“Man! I have never had a needle in my hand in my life! I don’t think I can do it!” I say doubtfully.“Oh, you’ll manage! It’s not hard! I didn’t know how to sew either, but I learned.” he declares.


That night, I lie in my bunk and dream about our beloved girls. If not for the barbed wire which brutally separates us, Jasiula would surely sew me a four cornered cap. She has golden hands, and can do anything.My stomach growls with hunger and I remember how many times I experienced this during the Occupation and how Jasiula helped support our whole family. She managed do get produce, traded whatever she could and worked to help our mother. She is a courageous and beloved sister.


As the youngest, I was almost useless, but Zbych ran around Warsaw with constantly changing love interests, and played poker. A diamond ring given to Jasiula by mother went to settle his debts. Gambling is a terrible addiction.


From my perch on my bunk, I can see that unfortunately, Zbych already has three partners and a game is in full swing. The stakes are cigarettes, which are the international currency throughout the camp, of which they do not have many. If he loses, he will have nothing to smoke. I can do nothing about it.


I close my eyes and return to my thoughts of the girls. I am glad that Steńka is in the company and under the care of my sister. I wonder if she has stopped smoking. Jasiula is still certainly smoking; nevertheless, she has shared with us a whole package of cigarettes. She has a golden heart! In my soul, I curse the barbed wire that separates us.Rested, bathed and disinfected I feel a return of my energies. What if there were no accursed barbed wires? They say that dreams put you to sleep. I do not believe it…


Saturday, October 14

The Soccer playoffs for the camp cup have started today. Our barrack is lucky because there is among us a soccer trainer who has already gotten started choosing players and implementing an abbreviated training program. I have not been selected, but Jurek has been chosen as goalie and Zbych has been placed into the left wing. We win the first match against the French, which qualifies our team for the semi-finals. As I enthusiastically cheer the team on with a group of kibitzers, I am impressed with Zbych’s physical condition. Just two weeks ago he lay unconscious and feverish, and he was still very weak when he left Warsaw. The Soccer finals are tomorrow. The trainer has our team training all afternoon while working out strategies and talking through techniques. Everyone in our barrack is excited at the possibility of our team winning the cup. We just have to finish off the English who are thought by the whole to camp to be the best soccer players.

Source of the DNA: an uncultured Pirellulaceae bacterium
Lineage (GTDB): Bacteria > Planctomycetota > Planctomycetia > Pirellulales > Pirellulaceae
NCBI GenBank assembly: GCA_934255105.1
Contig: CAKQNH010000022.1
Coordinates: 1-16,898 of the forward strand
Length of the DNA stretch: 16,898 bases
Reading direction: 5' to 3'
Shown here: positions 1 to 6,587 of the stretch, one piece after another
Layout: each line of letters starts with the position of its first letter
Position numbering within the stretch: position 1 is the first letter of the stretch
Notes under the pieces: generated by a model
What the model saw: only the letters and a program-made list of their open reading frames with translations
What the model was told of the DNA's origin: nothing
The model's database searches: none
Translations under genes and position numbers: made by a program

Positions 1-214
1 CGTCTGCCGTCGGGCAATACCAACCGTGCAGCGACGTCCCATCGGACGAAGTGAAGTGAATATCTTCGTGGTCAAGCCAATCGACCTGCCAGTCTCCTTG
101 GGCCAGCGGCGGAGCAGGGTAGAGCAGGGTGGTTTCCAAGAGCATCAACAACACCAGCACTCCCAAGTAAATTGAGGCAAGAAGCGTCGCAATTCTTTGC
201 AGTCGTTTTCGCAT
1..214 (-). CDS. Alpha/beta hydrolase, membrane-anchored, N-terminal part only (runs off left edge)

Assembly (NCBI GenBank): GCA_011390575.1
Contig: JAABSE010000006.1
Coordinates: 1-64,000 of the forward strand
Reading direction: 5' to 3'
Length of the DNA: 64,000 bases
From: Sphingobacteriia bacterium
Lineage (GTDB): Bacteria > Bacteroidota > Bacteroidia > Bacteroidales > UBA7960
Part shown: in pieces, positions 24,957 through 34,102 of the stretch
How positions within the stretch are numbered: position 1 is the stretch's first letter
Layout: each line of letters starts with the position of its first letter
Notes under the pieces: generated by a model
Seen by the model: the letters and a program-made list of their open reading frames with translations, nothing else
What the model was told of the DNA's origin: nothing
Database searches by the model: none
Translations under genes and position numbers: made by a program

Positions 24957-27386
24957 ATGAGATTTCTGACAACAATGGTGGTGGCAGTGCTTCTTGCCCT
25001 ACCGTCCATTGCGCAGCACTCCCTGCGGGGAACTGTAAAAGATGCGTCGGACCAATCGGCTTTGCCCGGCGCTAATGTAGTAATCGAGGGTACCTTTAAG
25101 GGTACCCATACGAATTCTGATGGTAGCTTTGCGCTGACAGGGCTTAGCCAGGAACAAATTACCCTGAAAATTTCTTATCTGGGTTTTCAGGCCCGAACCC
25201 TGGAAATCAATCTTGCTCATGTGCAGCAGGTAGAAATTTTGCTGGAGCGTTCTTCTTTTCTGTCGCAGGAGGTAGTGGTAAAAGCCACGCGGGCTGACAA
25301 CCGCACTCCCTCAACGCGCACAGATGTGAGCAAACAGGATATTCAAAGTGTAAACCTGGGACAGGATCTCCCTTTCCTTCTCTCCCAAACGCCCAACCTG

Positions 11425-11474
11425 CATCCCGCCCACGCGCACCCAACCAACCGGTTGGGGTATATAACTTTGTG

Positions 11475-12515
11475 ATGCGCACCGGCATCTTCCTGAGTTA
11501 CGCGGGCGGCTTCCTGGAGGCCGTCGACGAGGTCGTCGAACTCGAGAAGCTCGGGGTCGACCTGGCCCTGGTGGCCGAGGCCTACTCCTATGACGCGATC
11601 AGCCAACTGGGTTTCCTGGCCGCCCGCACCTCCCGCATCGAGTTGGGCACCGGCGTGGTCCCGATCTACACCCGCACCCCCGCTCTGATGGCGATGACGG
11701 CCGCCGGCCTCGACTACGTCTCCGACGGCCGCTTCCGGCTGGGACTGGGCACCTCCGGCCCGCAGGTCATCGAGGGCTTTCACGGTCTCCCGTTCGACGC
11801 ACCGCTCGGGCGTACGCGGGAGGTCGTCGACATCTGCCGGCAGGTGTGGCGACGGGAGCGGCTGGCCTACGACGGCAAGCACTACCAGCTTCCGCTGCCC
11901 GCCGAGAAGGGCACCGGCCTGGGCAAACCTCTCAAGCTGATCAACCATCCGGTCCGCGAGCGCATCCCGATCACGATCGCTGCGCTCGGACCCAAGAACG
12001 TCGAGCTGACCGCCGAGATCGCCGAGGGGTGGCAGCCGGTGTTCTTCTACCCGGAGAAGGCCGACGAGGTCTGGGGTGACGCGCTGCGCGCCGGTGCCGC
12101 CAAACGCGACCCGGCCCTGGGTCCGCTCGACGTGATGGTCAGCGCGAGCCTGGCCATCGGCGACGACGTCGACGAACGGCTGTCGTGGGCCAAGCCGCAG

I am very hungry, so I decide to buy a piece of bread for cigarettes. I go to the French barrack, display two cigarettes and encourage a trade shouting the words “Fuer brot!” In a moment an interested party comes forward, at first wanting four cigarettes. Eventually, after a little bartering, back and forth, he agrees to two cigarettes for today’s portion of bread. I am amazed to find that his portion of bread is a lot larger than that given to us today.